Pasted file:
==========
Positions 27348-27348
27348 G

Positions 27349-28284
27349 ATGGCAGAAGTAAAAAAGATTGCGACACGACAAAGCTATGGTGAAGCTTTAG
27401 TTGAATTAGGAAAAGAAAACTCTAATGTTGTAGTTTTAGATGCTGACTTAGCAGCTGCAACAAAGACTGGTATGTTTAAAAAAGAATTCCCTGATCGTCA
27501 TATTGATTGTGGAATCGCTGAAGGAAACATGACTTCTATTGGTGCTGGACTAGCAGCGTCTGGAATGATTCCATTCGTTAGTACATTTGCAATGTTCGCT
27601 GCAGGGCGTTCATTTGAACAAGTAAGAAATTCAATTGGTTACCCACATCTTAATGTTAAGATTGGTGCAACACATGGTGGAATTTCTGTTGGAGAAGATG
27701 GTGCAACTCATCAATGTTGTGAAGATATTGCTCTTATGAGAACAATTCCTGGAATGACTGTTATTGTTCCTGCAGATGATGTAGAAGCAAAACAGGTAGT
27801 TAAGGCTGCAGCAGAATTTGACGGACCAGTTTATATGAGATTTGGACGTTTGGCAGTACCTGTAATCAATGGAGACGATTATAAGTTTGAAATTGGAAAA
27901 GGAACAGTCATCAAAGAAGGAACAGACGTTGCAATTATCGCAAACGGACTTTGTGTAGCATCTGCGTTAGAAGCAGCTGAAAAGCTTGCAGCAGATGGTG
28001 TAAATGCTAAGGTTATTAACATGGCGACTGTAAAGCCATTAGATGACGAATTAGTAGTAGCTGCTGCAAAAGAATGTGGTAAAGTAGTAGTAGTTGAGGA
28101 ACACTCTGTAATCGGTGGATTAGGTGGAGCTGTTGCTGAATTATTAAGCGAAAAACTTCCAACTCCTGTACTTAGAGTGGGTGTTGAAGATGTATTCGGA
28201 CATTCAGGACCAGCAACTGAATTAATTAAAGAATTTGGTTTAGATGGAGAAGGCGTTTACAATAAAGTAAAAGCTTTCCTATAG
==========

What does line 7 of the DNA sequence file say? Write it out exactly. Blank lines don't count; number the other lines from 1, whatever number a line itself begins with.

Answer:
27601 GCAGGGCGTTCATTTGAACAAGTAAGAAATTCAATTGGTTACCCACATCTTAATGTTAAGATTGGTGCAACACATGGTGGAATTTCTGTTGGAGAAGATG